Competition grows for rail money
Madison’s mayor already has a plan to build a second station in his city if any money is left over from the high-speed rail project between Milwaukee and Madison.
But if money is left over from the $810 million allotted for the project, Mayor Dave Cieslewicz will not be the only one with opinions of how to use that money
“I’m sure there is a contingency — anyone looking at a project with this kind of budget builds in a contingency,” said Milwaukee Alderman Robert Bauman. “But that’s a contingency on what’s being proposed, not what other work somebody else might want to do.”
Watertown Mayor Ron Krueger, whose city is a proposed stop on the line, said it would cost more than $30 million to build a station in Watertown. He said WisDOT told the city only $5 million in stimulus money would be available to cover those costs.
“I haven’t heard anything different yet,” Krueger said. “Frankly, I think the cities that are going to be stops should know they’ll be made whole before Madison even looks at building another station.”
Cieslewicz said he plans to meet with Wisconsin Department of Transportation officials soon to discuss building a second high-speed rail station in Madison to complement a station initially proposed for the Dane County Regional Airport.
“We still have a lot to learn about what’s possible,” he said. “As I understand it, they’ve built a sizable contingency into this funding, about $150 million.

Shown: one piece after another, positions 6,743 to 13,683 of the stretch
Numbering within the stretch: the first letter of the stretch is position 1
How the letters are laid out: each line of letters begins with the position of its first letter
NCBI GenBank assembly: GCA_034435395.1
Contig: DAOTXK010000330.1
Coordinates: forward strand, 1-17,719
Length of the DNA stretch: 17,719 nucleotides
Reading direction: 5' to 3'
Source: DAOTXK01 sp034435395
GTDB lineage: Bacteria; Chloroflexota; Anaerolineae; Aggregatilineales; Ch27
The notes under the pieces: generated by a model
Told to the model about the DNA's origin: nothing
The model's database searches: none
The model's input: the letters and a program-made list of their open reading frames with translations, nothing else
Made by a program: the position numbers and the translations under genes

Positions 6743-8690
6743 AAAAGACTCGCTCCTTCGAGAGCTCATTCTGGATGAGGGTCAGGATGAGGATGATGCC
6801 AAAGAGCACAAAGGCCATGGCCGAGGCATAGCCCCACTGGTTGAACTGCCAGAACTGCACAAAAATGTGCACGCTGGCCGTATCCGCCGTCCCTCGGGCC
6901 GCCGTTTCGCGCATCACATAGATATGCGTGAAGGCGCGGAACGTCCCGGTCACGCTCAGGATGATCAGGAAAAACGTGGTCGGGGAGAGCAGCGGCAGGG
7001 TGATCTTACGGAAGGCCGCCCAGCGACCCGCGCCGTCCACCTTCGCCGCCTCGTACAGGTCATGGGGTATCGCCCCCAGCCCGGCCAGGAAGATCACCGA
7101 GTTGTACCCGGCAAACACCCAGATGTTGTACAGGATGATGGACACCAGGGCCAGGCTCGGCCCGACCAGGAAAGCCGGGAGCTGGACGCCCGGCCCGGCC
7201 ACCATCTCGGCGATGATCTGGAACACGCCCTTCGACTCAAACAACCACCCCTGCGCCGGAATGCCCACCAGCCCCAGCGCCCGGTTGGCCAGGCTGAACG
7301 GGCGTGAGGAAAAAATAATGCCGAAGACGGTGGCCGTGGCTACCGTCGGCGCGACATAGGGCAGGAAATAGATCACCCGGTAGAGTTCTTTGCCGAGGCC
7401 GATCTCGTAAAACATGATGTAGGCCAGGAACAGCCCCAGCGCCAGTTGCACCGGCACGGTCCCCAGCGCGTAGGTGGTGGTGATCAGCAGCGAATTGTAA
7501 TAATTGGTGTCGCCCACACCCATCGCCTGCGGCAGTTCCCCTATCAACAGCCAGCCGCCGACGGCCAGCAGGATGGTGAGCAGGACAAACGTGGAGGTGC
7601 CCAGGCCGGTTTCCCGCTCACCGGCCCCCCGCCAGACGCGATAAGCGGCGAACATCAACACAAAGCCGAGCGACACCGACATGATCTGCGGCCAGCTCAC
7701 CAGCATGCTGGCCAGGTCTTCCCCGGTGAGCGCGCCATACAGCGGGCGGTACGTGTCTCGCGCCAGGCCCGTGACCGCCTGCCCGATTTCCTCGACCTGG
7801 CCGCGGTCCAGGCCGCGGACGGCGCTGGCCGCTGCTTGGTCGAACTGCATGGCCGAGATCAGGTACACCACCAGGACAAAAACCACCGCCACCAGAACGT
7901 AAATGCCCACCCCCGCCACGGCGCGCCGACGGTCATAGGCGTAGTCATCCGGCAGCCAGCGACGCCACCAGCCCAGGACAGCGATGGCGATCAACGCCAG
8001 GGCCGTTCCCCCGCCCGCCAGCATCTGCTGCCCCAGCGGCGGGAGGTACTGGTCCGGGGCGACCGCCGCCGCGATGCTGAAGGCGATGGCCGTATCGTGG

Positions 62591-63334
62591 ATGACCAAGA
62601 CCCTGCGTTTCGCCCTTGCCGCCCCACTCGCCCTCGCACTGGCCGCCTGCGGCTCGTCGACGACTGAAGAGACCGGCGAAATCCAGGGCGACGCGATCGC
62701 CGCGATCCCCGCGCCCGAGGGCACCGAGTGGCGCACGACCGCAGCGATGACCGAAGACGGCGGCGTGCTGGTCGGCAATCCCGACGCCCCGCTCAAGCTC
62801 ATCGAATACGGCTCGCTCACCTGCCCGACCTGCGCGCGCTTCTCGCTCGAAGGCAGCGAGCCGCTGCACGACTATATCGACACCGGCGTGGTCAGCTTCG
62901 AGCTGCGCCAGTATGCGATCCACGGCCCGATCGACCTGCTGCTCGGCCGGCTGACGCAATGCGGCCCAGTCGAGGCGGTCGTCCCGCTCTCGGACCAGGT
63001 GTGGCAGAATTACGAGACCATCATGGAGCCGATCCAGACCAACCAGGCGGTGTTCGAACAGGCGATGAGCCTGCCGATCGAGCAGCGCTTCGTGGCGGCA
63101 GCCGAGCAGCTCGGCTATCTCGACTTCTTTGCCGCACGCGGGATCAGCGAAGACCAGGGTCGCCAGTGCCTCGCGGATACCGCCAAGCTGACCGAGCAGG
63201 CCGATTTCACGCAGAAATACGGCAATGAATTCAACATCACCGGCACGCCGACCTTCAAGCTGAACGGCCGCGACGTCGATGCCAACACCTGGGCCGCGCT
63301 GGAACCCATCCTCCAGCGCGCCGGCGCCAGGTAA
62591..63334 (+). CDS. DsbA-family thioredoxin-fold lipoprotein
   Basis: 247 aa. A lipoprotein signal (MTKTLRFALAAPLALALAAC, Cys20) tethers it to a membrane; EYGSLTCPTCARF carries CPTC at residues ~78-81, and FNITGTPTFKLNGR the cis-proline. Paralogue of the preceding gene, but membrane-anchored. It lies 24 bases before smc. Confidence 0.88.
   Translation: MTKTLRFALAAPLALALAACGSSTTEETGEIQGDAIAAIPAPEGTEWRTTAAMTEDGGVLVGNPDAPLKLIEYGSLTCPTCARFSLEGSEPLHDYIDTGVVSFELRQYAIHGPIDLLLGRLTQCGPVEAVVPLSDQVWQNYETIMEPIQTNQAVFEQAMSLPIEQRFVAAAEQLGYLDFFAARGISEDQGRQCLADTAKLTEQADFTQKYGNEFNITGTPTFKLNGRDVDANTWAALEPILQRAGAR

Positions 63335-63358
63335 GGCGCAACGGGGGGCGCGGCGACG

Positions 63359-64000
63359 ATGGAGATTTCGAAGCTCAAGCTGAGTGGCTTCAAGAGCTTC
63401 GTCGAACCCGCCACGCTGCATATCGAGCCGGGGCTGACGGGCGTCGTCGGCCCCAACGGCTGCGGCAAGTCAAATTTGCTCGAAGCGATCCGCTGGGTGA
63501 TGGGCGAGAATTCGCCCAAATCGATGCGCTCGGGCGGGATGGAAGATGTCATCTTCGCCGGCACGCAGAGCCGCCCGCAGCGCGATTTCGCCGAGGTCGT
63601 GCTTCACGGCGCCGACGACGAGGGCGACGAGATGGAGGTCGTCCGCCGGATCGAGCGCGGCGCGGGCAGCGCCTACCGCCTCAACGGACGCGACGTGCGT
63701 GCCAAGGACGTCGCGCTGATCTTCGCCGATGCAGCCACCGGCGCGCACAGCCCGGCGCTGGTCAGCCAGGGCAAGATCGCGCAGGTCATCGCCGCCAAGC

“In the past, the WisDOT representatives I’ve spoken to have been very open to the possibility of different stations.”
Chris Klein, executive assistant to WisDOT Secretary Frank Busalacchi, did not return calls for comment.
Representatives from the U.S. Department of Transportation’s Federal Railroad Administration also did not return calls for comment.
In submitting its federal stimulus money application for high-speed rail, Dane County proposed one station at the airport, said Scott McDonell, chairman of the Dane County Board of Supervisors.
“There’s going to be a station at the airport,” he said. “We agreed to it. That’s what was in the application. That’s what WisDOT planned for.”
But it still might be only the start of the debate if it turns out there only is enough money for one Madison station. Advocates of a stop closer to Madison’s downtown argue the station should be built near East Washington Avenue and First Street.
Troy Thiel, a Madison real estate agent and member of Campaign for Yahara Station, said it makes more sense to build the stop at that intersection. The projected rail route would take the Milwaukee-to-Madison train through that intersection, he said, and the area provides greater transit access and more vehicular traffic.
“It also provides the spark necessary for redevelopment on East Washington,” Thiel said. “Right now, the city’s plans for it lie there in stasis. You put a stop where people are, and it’s going to explode that corridor.”
Bauman said it would be a “monumental mistake” if Madison’s only station was at the airport.
“People want to get off the train and be able to walk to their destination or have reasonably affordable fast transit,” he said. “You drop people off at Dane County Regional Airport and there’s nothing to walk to and not even a direct bus line to the Capitol.”
Cieslewicz said he cannot choose between the two sites. He wants both.
Bauman said everyone along the line wants something. The Milwaukee area could use any extra money to eliminate grade crossings at intersections throughout Wauwatosa and instead run cars over or under the tracks, he said.
“There are a lot of things I can think of if there is more money out there,” Bauman said. “But I hope the good mayor is not thinking of using contingency money for a project beyond what’s planned for.”